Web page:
SEATTLE — Seattle Public Utilities (SPU) is seeking public review and comment on its draft 2019 Water System Plan, which details how the utility intends to meet current and future water demands, ensure high quality drinking water, enhance system reliability and resiliency, and cost-effectively invest in and maintain the water system.
SPU provides reliable, high-quality drinking water to 1.4 million people who live in Seattle, King County and portions of southern Snohomish County. Prepared under regulations adopted by the Washington State Department of Health for public water systems, the utility regularly updates its plan. The last Water System Plan was updated in 2013.
The Public Review Draft of the 2019 Water System can be viewed online, here: www.seattle.gov/util/WaterSystemPlan
Released on March 12, 2018, the draft plan is available for public review and comment through June 1, 2018. Comments about the plan can be sent to:

Joan Kersnar, Drinking Water Planning Manager
Seattle Public Utilities
P.O. Box 34018; Seattle, WA 98124-4018
(206) 684-0839 or joan.kersnar@seattle.gov
The final plan will address comments received on the Public Review Draft. It will then be reviewed by the Mayor of Seattle and the Seattle City Council in the fall of 2018.

Learn more about Seattle Public Utilities, at: www.seattle.gov/util.

Watch a short video about SPU.

Follow SPU on Twitter: www.twitter.com/SeattleSPU.

Seattle Public Utilities provides essential services. We deliver pure mountain drinking water, recycling and composting that lead the nation, and sewer and drainage systems to protect our local waterways. These services safeguard your health and our shared environment, and help keep Seattle the best place to live.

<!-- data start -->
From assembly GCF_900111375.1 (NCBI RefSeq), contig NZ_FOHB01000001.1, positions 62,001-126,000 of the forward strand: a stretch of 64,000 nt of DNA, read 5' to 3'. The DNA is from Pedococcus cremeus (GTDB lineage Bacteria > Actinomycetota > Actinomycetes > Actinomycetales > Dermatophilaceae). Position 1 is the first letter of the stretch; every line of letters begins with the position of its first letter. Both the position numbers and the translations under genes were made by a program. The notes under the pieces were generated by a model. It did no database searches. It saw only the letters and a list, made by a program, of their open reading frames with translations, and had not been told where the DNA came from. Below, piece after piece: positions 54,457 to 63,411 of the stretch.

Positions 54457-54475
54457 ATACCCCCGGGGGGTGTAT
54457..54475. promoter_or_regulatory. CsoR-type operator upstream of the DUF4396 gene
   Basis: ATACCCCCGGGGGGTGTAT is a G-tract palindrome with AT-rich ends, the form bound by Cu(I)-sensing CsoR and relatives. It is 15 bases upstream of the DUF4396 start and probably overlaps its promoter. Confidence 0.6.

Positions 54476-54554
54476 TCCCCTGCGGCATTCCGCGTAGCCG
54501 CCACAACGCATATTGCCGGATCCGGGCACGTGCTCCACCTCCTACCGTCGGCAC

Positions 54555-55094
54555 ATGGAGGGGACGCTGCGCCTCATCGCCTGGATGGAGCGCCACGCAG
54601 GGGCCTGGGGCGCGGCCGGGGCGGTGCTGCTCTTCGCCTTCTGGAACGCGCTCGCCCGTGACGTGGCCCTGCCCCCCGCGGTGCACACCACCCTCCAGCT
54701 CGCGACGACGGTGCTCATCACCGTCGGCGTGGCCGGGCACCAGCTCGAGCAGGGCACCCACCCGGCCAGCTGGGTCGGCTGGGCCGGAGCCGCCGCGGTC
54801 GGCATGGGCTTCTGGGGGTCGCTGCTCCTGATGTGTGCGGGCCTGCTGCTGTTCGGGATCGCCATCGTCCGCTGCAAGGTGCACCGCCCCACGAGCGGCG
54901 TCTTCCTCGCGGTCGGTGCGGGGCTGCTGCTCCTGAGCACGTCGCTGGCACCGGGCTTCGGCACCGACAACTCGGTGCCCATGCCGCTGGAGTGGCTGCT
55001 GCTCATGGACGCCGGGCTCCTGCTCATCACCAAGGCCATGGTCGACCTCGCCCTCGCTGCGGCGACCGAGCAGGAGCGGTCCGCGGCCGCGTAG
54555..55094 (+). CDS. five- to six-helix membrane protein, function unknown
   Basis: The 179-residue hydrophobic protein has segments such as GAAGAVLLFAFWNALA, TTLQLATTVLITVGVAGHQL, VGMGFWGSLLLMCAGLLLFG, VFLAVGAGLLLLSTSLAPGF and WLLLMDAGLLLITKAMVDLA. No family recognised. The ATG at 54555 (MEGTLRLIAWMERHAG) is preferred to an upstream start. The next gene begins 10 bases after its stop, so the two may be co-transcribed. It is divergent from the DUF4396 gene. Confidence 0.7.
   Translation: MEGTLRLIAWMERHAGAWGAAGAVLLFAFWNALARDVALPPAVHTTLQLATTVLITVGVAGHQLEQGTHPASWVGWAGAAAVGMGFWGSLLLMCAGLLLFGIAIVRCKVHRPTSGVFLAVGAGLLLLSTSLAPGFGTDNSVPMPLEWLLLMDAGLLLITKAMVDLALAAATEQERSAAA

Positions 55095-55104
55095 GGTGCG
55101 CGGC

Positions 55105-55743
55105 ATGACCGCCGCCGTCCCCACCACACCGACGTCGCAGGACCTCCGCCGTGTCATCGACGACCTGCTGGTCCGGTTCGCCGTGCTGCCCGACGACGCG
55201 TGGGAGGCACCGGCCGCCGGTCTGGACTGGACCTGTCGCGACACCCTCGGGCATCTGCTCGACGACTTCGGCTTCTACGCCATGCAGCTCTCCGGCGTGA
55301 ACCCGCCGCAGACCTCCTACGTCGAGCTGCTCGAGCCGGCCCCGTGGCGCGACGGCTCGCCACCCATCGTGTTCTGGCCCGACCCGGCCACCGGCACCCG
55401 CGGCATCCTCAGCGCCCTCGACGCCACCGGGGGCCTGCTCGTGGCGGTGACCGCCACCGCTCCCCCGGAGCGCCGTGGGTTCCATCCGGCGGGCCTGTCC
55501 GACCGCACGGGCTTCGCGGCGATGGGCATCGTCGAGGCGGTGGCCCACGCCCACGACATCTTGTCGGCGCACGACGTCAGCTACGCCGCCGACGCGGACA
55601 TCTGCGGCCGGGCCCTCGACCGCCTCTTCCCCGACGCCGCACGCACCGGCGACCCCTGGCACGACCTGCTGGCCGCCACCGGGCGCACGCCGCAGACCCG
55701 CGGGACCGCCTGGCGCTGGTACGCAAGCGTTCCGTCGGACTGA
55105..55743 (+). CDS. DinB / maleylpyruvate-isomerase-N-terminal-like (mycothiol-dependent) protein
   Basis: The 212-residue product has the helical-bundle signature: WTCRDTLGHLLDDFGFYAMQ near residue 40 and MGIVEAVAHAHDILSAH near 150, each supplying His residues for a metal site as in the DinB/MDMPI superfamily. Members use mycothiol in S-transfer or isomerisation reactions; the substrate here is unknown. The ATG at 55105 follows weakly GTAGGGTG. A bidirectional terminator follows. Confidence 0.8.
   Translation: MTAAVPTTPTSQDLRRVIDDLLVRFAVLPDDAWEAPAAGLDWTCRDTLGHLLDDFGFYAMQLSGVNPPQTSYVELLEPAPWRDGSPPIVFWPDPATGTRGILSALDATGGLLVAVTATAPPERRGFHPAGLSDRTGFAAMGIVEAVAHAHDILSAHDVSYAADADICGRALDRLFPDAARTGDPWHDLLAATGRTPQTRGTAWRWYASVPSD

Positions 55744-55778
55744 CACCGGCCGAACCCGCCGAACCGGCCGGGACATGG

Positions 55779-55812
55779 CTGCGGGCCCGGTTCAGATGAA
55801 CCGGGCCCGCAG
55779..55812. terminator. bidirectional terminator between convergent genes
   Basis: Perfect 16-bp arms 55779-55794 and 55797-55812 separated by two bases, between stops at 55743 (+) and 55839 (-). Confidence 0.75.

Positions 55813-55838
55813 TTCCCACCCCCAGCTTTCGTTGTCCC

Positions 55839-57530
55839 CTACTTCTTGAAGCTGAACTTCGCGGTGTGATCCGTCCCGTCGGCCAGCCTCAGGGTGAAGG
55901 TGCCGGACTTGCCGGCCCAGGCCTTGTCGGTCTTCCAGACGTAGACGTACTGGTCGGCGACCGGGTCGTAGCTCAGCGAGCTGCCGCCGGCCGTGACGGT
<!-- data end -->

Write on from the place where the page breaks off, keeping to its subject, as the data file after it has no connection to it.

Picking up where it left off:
—SPU—

PG&E Customers Eligible to Save $10,000 on a New BMW i3 Electric Vehicle

BWW i3 (1)

SAN FRANCISCO, Calif.—Pacific Gas and Electric Company (PG&E) today announced that PG&E customers can save $10,000 on the purchase of a new 2017 or 2018 BMW i3 or i3s electric vehicle (EV) including both all-electric (BEV) as well as range extender (REx) models. This offer adds to existing state and federal discounts available to customers in California to help support the state’s ambitious clean transportation goal of having five million zero-emission vehicles on the road by 2030.

At any authorized BMW dealership, interested customers can show a recent copy of their PG&E bill and the filled out BMW customer information form found here. Family members are also eligible if they prove with a driver’s license that they reside at the same address as the customer on the PG&E bill. The discount is taken off the best-negotiated price for the purchase or finance of a BMW i3 or i3s EV and is available through May 31, 2018.

Additionally, BMW i3 customers are eligible to enroll in BMW’s ChargeNow program that offers 24 months of free charging at participating EVgo charging stations.

“Today, 40 percent of greenhouse-gas emissions in the state come from transportation. Electric vehicles are a critical part of reducing emissions, creating cleaner air and meeting ambitious climate goals in California. Making it easier for customers to adopt EVs can help drivers reduce their environmental impact while supporting the state’s clean energy future,” said PG&E Corporation’s Senior Vice President of Strategy and Policy Steve Malnight.

For more information on the offer, PG&E customers can view the FAQ and flyer. Customers can contact authorized BMW dealerships with additional questions.